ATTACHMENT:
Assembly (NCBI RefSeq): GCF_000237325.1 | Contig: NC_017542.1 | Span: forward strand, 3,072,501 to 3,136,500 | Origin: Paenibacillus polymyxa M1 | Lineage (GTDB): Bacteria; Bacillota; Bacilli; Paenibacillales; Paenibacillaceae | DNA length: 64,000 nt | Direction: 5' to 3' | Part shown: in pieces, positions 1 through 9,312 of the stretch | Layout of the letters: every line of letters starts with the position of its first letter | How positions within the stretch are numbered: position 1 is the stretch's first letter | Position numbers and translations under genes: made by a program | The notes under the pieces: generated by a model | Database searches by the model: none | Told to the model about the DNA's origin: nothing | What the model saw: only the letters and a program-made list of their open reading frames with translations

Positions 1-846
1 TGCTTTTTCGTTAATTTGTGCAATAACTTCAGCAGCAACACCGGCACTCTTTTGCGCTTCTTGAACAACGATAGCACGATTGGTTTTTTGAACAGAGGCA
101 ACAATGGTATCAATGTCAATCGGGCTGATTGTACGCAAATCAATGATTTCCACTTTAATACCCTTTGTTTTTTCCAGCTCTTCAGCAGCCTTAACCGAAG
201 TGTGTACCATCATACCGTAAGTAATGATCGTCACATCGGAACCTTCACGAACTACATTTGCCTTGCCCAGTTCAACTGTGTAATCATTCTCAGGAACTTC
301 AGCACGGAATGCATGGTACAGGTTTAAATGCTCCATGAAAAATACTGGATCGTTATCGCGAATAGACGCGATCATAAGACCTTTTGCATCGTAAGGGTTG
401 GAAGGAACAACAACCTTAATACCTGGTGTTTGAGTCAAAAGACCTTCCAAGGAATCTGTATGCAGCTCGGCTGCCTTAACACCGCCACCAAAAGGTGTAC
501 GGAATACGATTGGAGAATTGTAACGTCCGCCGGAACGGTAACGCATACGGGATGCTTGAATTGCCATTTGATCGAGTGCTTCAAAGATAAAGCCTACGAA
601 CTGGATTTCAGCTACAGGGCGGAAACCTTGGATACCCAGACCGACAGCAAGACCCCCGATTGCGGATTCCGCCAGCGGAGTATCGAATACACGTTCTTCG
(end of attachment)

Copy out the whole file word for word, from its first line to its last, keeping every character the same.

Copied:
Assembly (NCBI RefSeq): GCF_000237325.1 | Contig: NC_017542.1 | Span: forward strand, 3,072,501 to 3,136,500 | Origin: Paenibacillus polymyxa M1 | Lineage (GTDB): Bacteria; Bacillota; Bacilli; Paenibacillales; Paenibacillaceae | DNA length: 64,000 nt | Direction: 5' to 3' | Part shown: in pieces, positions 1 through 9,312 of the stretch | Layout of the letters: every line of letters starts with the position of its first letter | How positions within the stretch are numbered: position 1 is the stretch's first letter | Position numbers and translations under genes: made by a program | The notes under the pieces: generated by a model | Database searches by the model: none | Told to the model about the DNA's origin: nothing | What the model saw: only the letters and a program-made list of their open reading frames with translations

Positions 1-846
1 TGCTTTTTCGTTAATTTGTGCAATAACTTCAGCAGCAACACCGGCACTCTTTTGCGCTTCTTGAACAACGATAGCACGATTGGTTTTTTGAACAGAGGCA
101 ACAATGGTATCAATGTCAATCGGGCTGATTGTACGCAAATCAATGATTTCCACTTTAATACCCTTTGTTTTTTCCAGCTCTTCAGCAGCCTTAACCGAAG
201 TGTGTACCATCATACCGTAAGTAATGATCGTCACATCGGAACCTTCACGAACTACATTTGCCTTGCCCAGTTCAACTGTGTAATCATTCTCAGGAACTTC
301 AGCACGGAATGCATGGTACAGGTTTAAATGCTCCATGAAAAATACTGGATCGTTATCGCGAATAGACGCGATCATAAGACCTTTTGCATCGTAAGGGTTG
401 GAAGGAACAACAACCTTAATACCTGGTGTTTGAGTCAAAAGACCTTCCAAGGAATCTGTATGCAGCTCGGCTGCCTTAACACCGCCACCAAAAGGTGTAC
501 GGAATACGATTGGAGAATTGTAACGTCCGCCGGAACGGTAACGCATACGGGATGCTTGAATTGCCATTTGATCGAGTGCTTCAAAGATAAAGCCTACGAA
601 CTGGATTTCAGCTACAGGGCGGAAACCTTGGATACCCAGACCGACAGCAAGACCCCCGATTGCGGATTCCGCCAGCGGAGTATCGAATACACGTTCTTCG